The District Court of Appeal of the State of Florida (“Florida Appellate Court”) held in its opinion filed on November 9, 2018: “Because the violation of a statutorily-imposed duty of confidentiality is actionable under the common law, the trial court erred when it held that [the Florida medical malpractice plaintiff] could not bring a claim for breach of fiduciary duty based on [his physician’s] unauthorized disclosure of [his] medical records.”
The Underlying Facts
The plaintiff was a correctional officer who was treated by the defendant physician for high blood pressure. The defendant physician recommended that the plaintiff take time off from work and after treatment, released him to return to work when his blood pressure was stable. The plaintiff disagreed with the defendant physician’s release of him to return to work and refused to return to work.
The plaintiff’s employer sent a questionnaire to the defendant physician regarding the plaintiff’s fitness to return to work. Included with that correspondence was a blank medical release form for the plaintiff to sign. Without receiving or even requesting the plaintiff’s authorization, the defendant physician returned the questionnaire to the employer, noting that the plaintiff was medically stable but he needed a psychiatric evaluation before he could resume his duties as a corrections officer. The defendant physician attached some of the plaintiff’s medical records to her response to the plaintiff’s employer.
The plaintiff alleged in his lawsuit against the defendant physician that the doctor-patient relationship he had with the defendant created a fiduciary duty owed by the defendant to the plaintiff. The plaintiff further alleged that the defendant breached that duty by disclosing his confidential medical records without his consent and that this breach resulted in damages to him.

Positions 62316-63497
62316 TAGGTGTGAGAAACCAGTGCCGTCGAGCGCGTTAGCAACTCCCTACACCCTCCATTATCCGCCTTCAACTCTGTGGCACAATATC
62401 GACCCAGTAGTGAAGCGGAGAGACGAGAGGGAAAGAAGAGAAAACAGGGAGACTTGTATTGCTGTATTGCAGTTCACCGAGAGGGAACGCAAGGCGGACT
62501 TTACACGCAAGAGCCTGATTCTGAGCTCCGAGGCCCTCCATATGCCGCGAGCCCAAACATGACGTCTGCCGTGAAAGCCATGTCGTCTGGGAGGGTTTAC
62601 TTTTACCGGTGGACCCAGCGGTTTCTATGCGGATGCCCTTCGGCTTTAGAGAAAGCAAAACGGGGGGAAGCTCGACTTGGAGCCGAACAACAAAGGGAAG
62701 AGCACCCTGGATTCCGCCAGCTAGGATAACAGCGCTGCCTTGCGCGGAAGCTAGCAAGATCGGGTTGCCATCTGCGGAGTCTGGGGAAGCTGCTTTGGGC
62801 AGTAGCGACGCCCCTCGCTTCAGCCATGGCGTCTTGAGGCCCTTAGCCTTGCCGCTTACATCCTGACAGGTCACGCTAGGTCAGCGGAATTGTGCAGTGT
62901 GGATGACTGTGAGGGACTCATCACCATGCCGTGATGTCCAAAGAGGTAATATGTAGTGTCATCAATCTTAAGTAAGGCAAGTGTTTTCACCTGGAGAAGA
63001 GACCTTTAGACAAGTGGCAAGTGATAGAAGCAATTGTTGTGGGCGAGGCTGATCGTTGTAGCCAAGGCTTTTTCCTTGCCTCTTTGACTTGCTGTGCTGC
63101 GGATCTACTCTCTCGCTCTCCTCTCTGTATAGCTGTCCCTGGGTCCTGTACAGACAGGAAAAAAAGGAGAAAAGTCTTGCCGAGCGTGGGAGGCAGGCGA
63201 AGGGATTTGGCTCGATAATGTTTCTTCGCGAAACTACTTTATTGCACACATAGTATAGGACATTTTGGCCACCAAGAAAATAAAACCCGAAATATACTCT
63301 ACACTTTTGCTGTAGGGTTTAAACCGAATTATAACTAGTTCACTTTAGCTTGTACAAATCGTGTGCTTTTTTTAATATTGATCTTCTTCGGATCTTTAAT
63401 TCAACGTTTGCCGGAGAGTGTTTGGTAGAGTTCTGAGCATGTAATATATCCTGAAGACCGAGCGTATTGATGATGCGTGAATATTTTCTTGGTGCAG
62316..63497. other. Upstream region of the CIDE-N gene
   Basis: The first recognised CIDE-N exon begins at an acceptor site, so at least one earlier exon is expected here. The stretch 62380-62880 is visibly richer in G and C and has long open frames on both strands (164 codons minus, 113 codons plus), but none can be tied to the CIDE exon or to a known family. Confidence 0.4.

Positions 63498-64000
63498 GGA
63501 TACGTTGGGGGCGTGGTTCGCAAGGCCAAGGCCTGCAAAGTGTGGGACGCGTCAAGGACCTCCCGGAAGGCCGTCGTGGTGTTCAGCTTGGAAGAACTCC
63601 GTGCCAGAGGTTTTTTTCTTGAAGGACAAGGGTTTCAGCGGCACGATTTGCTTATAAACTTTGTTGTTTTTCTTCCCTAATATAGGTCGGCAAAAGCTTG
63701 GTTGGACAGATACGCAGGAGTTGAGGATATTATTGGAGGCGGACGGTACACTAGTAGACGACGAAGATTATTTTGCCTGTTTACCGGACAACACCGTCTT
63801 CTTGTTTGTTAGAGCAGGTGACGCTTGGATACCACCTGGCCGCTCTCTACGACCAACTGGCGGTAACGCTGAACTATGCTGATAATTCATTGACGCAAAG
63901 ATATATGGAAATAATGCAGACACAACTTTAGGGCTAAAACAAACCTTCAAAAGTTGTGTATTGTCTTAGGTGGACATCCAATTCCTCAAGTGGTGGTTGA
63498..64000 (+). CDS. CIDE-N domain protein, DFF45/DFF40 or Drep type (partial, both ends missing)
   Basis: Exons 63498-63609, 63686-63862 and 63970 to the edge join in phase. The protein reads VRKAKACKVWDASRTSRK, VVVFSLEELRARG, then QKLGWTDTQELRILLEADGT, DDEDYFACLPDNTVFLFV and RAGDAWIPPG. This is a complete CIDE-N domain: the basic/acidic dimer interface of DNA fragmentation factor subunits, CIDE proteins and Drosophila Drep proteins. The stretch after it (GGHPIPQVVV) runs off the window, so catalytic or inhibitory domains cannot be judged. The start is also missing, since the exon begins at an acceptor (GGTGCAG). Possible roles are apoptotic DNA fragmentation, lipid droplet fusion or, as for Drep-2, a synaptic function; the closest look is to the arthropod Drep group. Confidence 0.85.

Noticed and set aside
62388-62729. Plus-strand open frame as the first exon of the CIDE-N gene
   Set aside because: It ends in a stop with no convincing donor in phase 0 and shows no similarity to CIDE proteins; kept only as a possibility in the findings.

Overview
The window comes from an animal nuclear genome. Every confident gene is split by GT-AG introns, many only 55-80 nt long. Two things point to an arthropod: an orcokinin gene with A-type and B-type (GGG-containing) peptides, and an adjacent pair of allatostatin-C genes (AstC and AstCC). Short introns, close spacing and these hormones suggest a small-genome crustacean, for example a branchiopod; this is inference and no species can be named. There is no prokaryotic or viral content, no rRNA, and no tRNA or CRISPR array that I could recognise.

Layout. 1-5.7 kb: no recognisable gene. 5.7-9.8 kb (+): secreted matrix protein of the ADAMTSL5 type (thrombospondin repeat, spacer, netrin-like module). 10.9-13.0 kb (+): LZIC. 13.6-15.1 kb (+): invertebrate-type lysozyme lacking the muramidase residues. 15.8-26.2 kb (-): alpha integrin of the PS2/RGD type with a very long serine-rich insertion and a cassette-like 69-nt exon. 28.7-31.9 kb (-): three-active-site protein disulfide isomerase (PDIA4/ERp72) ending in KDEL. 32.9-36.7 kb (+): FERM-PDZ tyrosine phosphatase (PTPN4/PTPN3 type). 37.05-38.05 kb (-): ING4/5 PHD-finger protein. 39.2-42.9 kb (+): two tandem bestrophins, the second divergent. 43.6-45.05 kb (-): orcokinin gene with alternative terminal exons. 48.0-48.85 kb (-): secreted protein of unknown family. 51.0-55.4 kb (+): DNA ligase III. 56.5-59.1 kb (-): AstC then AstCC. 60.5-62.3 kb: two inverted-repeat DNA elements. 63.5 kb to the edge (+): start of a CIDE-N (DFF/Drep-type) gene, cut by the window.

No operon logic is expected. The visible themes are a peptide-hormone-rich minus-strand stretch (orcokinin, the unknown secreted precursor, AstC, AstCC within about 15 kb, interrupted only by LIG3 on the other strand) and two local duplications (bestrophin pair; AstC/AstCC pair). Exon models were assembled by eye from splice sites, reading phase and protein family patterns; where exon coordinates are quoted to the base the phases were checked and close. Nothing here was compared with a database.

Despite sufficiently stating a cause of action for common law breach of fiduciary duty, the trial court concluded that the plaintiff was not authorized to bring a claim under section 456.057, Florida Statutes, as that statute does not provide a private right to a cause of action.
The Florida Appellate Court stated that contrary to the lower court’s conclusion, the plaintiff brought his claim against the defendant physician under the common law and he never claimed that section 456.057 created a private cause of action.
Breach Of Fiduciary Duty
Breach of fiduciary duty is a common law tort requiring proof of the existence of a fiduciary duty, and the breach of that duty such that it is the proximate cause of the plaintiff’s damages. The Florida Appellate Court stated that the plaintiff alleged a relationship of trust and confidence between him and the defendant physician that was sufficient to establish the basis of a common law fiduciary duty: while not suing specifically under section 456.057, the plaintiff correctly points out that statutory confidentiality requirements can give rise to fiduciary duties.
The Florida Appellate Court stated that the defendant physician was the plaintiff’s doctor and, under Florida law, any information the plaintiff disclosed to her was confidential. Section 456.057(8) provides that “information disclosed to a health care practitioner by a patient in the course of the care and treatment of such patient is confidential.”
The Florida Appellate Court held that section 456.057 “indicates an intent to protect patients from “unauthorized disclosure” … [and] a breach of the physician’s duty not to disclose be actionable in tort.” “[T]he requirement of doctor-patient confidentiality creates “a relation of trust and confidence . . . between the parties” giving rise to a fiduciary duty, the breach of which is actionable in tort.”
Source LeBlanc v. Acevedo, M.D., Case No. 5D17-2174.
If you may be the victim of unauthorized disclosure of medical records or unauthorized disclosure of confidential medical information in Florida or in another U.S. state, you should promptly consult with a medical malpractice lawyer in Florida or in your state who may investigate your unauthorized disclosure claim for you and represent you in an unauthorized disclosure of confidential medical information lawsuit, if appropriate.
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